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The Purple Sponge

A bibliophile's happy place

Time is Such a Fucking Goon

Webs upon webs upon webs – a web of people tangled up in the great web of time. That’s Jennifer Egan’s A Visit from the Goonsquad, and time is such a fucking goon. It beats you up, and not one of Egan’s characters can escape.

I just… ugh. I love this book. I love books that play with time like it’s silly putty (The Sound and The Fury, anyone?), and Egan manages to do this while showing immense respect for the damage it can do, knowing no one who can get out alive and unscarred; knowing that those who attempt to live in their memories will suffer most of all.

But let me back up for a moment. According to my book’s cover, A Visit from the Goonsquad is “a novel,” but it takes the form of interwoven short stories, each story focusing in on a different time, different characters, in different phases of their lives. The web holds up 10 or 20 total characters – main players and side-liners. But if we chose two characters to call the protagonists, I (and the back cover of the book) would loosely choose Bennie Salazar, a former punk rocker and record executive, and Sasha, his (former) assistant, necrophiliac, and fellow punk rock enthusiast.

Like everyone, readers and fictional characters alike, Bennie and Sasha are living their lives, popping in and out of others’ lives just as others appear in theirs. If a name is mentioned, you can count on them reappearing somewhere. Like I said, no one gets to escape the goon (AKA Time). We’re introduced to Sasha at the height of her necrophiliac addiction, and Bennie’s eating up gold flecks at $10k an ounce so he can feel a hard-on like the good old days. Their memories haunt them, their pasts following them to the present and ruining whatever good comes their way.

But the best and most interesting character is the goon in the title: “’Time’s a goon, right? You gonna let that goon push you around?” Scotty shook his head. “The goon won.’” The goon always wins, but not always in the way you would expect. I told you no one escapes alive, right? Well, some come out better than others. You have to decide for yourself who those people are and why, but Jennifer gives us a hint:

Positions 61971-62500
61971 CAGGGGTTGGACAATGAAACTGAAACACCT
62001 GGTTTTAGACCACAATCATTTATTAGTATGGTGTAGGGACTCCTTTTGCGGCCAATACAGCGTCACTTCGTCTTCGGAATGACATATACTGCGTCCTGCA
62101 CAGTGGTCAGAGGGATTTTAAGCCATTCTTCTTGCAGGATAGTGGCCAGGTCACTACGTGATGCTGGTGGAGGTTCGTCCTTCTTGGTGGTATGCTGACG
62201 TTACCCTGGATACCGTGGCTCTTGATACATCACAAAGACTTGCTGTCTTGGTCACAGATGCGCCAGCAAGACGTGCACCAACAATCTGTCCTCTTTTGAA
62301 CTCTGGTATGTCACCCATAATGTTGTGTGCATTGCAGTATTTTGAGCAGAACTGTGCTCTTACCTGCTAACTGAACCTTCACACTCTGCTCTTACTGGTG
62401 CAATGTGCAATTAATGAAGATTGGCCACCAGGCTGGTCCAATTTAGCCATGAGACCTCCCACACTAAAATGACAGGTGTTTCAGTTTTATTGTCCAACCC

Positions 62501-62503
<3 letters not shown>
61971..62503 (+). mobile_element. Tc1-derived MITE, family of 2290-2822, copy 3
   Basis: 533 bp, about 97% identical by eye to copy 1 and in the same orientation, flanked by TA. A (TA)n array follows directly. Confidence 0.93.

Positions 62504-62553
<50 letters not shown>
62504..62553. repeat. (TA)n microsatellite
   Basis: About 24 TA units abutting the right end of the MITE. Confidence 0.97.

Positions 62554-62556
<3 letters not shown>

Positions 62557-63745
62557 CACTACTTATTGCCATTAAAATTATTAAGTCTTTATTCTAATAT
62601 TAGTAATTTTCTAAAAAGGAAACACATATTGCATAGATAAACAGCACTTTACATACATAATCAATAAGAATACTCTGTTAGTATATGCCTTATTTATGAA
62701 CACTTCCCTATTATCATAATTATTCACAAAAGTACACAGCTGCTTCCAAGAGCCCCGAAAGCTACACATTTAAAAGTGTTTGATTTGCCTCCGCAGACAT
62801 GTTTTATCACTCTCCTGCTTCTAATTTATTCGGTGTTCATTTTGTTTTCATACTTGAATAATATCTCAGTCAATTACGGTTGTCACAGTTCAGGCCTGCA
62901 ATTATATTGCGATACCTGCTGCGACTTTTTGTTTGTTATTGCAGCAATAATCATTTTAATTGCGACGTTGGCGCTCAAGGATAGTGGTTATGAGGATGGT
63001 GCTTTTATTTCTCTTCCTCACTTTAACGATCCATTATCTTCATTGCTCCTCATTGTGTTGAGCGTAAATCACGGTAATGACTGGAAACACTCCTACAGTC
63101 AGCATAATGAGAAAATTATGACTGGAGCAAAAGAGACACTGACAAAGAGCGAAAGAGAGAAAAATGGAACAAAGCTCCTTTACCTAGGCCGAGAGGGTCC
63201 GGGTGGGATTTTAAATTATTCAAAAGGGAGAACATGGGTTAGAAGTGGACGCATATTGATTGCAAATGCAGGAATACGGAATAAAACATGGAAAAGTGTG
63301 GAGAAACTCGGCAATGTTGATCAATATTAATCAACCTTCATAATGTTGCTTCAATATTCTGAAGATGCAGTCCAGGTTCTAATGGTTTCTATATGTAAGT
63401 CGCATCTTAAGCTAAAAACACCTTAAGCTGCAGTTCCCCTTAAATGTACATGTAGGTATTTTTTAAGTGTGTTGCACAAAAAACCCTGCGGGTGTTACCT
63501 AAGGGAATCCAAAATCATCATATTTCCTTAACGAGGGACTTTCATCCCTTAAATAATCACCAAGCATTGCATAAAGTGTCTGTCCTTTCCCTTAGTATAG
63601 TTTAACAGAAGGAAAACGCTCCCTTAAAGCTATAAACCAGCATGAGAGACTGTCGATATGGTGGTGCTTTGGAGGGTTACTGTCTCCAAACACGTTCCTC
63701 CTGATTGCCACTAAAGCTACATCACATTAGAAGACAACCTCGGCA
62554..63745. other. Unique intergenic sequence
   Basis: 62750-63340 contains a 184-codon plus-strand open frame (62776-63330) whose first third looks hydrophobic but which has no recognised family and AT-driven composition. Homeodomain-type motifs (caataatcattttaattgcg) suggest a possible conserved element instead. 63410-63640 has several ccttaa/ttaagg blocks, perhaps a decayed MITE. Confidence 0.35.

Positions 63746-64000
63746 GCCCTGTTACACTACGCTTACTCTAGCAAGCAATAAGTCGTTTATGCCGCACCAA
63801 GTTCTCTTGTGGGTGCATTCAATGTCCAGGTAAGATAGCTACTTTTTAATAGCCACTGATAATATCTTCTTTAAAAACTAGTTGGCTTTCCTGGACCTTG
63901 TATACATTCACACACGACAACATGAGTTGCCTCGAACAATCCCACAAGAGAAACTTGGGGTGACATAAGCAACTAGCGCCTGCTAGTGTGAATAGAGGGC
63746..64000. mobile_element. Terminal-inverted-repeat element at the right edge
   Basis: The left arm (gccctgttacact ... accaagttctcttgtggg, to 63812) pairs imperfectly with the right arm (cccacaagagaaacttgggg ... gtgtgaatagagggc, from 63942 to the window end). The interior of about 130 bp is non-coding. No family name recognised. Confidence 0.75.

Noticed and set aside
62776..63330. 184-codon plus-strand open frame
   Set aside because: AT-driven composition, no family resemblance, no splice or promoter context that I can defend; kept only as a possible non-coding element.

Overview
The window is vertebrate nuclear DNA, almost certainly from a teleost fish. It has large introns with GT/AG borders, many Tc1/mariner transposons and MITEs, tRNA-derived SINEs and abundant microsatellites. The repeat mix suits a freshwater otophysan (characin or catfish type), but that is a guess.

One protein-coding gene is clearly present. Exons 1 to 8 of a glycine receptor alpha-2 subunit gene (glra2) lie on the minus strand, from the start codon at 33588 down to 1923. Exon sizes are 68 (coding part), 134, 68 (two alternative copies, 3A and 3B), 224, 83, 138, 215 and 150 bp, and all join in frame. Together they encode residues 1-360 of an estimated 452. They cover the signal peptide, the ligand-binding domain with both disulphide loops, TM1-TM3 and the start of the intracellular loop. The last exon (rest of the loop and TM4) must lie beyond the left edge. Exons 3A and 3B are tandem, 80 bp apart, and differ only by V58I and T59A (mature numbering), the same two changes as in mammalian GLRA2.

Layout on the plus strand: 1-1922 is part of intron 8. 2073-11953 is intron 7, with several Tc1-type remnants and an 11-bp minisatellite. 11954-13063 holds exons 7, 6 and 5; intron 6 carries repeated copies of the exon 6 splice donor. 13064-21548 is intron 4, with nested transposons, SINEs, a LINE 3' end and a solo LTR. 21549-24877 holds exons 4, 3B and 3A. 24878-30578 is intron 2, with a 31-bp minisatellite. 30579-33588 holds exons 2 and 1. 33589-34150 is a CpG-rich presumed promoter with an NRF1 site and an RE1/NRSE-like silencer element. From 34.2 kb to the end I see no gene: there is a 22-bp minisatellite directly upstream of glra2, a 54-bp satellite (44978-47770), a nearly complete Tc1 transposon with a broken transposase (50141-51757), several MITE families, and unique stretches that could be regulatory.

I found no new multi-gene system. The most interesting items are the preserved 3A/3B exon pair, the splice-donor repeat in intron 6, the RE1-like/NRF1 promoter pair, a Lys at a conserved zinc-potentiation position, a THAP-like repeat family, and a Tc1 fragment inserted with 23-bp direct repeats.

“Poets claim that we recapture for a moment the self that we were long ago when we enter some house or garden in which we used to live in our youth. But these are most hazardous pilgrimages, which end as often in disappointment as in success. It is in ourselves that we should rather seek to find those fixed places, contemporaneous with different years” – Marcel Proust, In Search of Time (the epigraph).

Time changes people, situations, relationships. Time is like ocean waves, breaking mountains without a care in the world. The characters are the best part of this book: they are their own personalities and they have their own lives, their own trials. They aren’t you. You’re probably not Scotty or Bennie or Sasha or Lulu. But they are caught in the same merciless ocean of time that we are, fighting the current back to the good times. Little do we know that those times were taken in by the tide.

The goon or the ocean or whatever metaphor you like, beats you up until you find that you’re fading away, dying. As brief as Bosco’s appearance is, his statement resonates with the plight of a few key characters: “I don’t want to fade away, I want to flame away – I want my death to be an attraction, a spectacle, a mystery. A work of art.” Bosco is old news, a former rock star who’s gobbled up the pounds and wasted away on his couch for years after the height of his fame.

As a college senior graduating in a matter of days, this book makes me feel like I’m standing on the edge of a cliff – staring into the eyes of a goon that’s about to throw me into the churning ocean waters. It makes me want to hold on for dear life, to my partner, my friends, my family, because who’s to know if I’m one of the ones who will come out okay? And even if I do come out okay, there’s a lot of shit to go through first. A lot of failure, bad luck, good luck, love, work, adventure, hardship. I can never go back and can never see too far forward.

But that’s life, isn’t it? It’s being human, being present and mindful. Soak it up because no one makes it out alive and unscarred.

Questions:

Is the goon beating you up? How in the world are you surviving?

Who are the people featuring in your life right now?

If you’ve read A Visit From the Goonsquad, what is your interpretation, your thoughts, your experience with this novel/collection (whatever it is)?

Closing quote
Context: Sasha scolding her husband her yelling at their son who is totally obsessed with the length of pauses in rock songs.

“The pause makes you think the song will end. And then the song isn’t really over, so you’re relieved. But then the song does actually end, because every song ends, obviously, and THAT. TIME. THE. END. IS. FOR. REAL.”

PS: If you’re a music nerd, especially a punk rock music nerd, this is the book you need to buy.

The 2AM struggle

The title says a lot about my thoughts and a lot can be inferred from it: bleary eyes, dry mouth (okay, that might be the wine…), words blurring, sagging energy.